EMA Does A ‘Take One Two’ Against Bullying

I’ve written previously about how much I enjoy EMA, a South Dakota native who has made a mark on the indie rock world. Those posts can be found here and here.

The new EMA single, “Take One Two,” is released digitally today, and it comes with a video consisting of homemade footage from Erika Anderson’s (EMA’s) teenage years.

It’s powerful stuff, especially when you read the message that she includes with the video. Proceeds from the single will go to an anti-bullying foundation, and she talks about the bullying she and her own friends endured. Watching the video, it’s not hard to imagine what kind of response Anderson and her friends would have been greeted with in some sectors of the population, whether in their home of Sioux Falls, South Dakota, or elsewhere.

Yet, it is striking just how happy they look, despite what else we know is going on in their lives. It speaks to the power of friendship and finding people who understand and accept you.

I’m certainly glad EMA found the support she needed to get where she is at today. Her music is a great addition to the world.

Now, please read the message below that she released with the video. It is worth it.

This footage comes from a South Dakota trailer park in the mid-90s, and features a small group of freaks and misfits who seem to be having the time of their lives. Dressing up, hanging out, making up funny skits, and lots of laughing. When I look back now at our fresh young faces (yes that is me with the short dark hair and cat-eye liner), I’m amazed at how simply happy we all look. This is especially remarkable as I know what was going on outside those plywood walls: getting called names, shoved into lockers, and threatening to get our asses kicked for being queer or punk or just plain weird.

But despite all that, there is a joy, strength and self-acceptance in our faces that I find inspiring and wanted to pass on. I’m offering the proceeds of this song to an anti-bullying non-profit started by a 15-yr-old girl in Long Island who was a victim of bullying for 7 years before switching schools. It’s called The Jamie Isaacs Foundation (http://www.jamieisaacsfoundation.org/index.html) and it works to bring youth advocates into schools and pass antibullying legislation.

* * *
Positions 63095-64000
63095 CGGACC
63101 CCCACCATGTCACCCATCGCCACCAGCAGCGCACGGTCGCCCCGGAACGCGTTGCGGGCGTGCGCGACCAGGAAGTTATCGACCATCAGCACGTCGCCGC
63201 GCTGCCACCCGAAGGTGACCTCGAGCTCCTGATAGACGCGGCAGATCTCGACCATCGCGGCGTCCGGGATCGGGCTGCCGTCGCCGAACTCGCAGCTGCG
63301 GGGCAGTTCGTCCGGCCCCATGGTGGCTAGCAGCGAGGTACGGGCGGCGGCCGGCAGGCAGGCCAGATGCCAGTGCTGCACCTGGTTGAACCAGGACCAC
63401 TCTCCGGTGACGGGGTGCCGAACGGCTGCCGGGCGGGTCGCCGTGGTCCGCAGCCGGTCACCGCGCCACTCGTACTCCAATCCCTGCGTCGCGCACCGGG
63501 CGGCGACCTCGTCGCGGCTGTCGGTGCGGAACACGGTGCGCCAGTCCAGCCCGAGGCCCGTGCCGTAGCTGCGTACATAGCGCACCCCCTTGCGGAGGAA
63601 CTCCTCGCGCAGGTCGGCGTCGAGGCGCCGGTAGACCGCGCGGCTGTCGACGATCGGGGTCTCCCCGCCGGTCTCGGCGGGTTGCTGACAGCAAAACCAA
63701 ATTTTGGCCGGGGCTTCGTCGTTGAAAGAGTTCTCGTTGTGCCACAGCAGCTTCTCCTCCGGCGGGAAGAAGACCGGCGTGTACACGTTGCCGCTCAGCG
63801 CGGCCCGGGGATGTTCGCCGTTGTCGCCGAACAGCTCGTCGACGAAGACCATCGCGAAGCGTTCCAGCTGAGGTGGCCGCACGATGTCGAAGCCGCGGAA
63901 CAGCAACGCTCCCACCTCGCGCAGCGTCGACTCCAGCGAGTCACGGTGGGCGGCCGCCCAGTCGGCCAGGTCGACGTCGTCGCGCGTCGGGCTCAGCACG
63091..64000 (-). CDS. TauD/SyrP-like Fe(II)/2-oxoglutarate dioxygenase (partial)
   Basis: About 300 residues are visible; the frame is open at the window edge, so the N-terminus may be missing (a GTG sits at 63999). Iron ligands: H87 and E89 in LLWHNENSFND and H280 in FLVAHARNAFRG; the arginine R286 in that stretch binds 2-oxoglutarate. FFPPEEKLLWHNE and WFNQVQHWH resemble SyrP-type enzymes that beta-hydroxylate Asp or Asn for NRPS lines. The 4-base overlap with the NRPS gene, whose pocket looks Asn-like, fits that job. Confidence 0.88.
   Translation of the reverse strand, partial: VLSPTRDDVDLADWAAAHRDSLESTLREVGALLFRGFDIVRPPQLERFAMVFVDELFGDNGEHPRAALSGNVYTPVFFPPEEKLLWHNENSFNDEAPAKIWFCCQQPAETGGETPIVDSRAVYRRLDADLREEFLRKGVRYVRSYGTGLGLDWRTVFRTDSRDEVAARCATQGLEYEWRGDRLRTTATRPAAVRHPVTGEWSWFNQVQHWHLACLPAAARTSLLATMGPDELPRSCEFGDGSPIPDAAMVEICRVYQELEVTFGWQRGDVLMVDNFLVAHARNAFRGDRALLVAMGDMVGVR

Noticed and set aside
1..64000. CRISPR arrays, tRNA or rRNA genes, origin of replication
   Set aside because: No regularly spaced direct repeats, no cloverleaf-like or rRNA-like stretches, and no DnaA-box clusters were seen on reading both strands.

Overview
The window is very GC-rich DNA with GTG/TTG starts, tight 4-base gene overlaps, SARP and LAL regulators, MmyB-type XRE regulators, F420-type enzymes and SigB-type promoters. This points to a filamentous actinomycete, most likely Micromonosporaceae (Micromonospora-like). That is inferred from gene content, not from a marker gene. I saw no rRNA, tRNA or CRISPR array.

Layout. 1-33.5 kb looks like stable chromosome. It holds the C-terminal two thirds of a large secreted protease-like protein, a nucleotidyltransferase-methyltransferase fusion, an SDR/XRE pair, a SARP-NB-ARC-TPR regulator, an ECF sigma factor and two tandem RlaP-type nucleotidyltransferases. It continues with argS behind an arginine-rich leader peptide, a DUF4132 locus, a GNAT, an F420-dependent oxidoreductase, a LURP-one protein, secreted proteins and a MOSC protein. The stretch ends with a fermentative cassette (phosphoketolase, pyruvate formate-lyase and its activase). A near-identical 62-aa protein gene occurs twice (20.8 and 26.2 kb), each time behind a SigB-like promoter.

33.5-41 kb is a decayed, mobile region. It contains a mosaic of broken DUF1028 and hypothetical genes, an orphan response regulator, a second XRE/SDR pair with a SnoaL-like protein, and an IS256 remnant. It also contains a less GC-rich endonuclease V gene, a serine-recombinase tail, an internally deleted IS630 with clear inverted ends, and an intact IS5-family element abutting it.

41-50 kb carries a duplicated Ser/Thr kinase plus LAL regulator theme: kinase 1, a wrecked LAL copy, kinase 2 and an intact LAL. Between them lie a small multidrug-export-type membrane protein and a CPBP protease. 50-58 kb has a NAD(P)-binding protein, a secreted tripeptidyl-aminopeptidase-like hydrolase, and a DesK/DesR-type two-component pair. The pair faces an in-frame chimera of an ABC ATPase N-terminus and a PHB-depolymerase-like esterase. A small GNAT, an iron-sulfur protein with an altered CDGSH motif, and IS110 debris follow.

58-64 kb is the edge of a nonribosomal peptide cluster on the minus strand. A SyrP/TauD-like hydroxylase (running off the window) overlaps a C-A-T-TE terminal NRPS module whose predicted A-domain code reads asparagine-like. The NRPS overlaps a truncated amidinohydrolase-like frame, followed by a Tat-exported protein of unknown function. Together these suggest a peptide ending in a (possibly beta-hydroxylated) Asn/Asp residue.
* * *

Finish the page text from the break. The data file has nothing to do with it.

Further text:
When I first put together this video I sent it out to the people involved to get their take on it before it was released. My friends thought it was “adorable” but I didn’t hear back from the sweet boy in the turquoise teddy. I worried that it was too much, too revealing, and he wouldn’t want that footage put out into the world. Finally, I got a message back: ” That was the most beautifully done video I have ever seen I love it I love it I love it. I could not stop bawling. I don’t think, I’ve ever felt so secure as when we were all hanging out in the trailer bedroom. Erika. Lacy. All 3 of us went thru some, pretty tough shit. But we made it through. Lets use what we learned and give it to somebody else that needs it.”

I couldn’t have said it better myself. This one’s for all the weirdos out there: cherish your friends, fuck the haters and let your freak flag fly. – Erika

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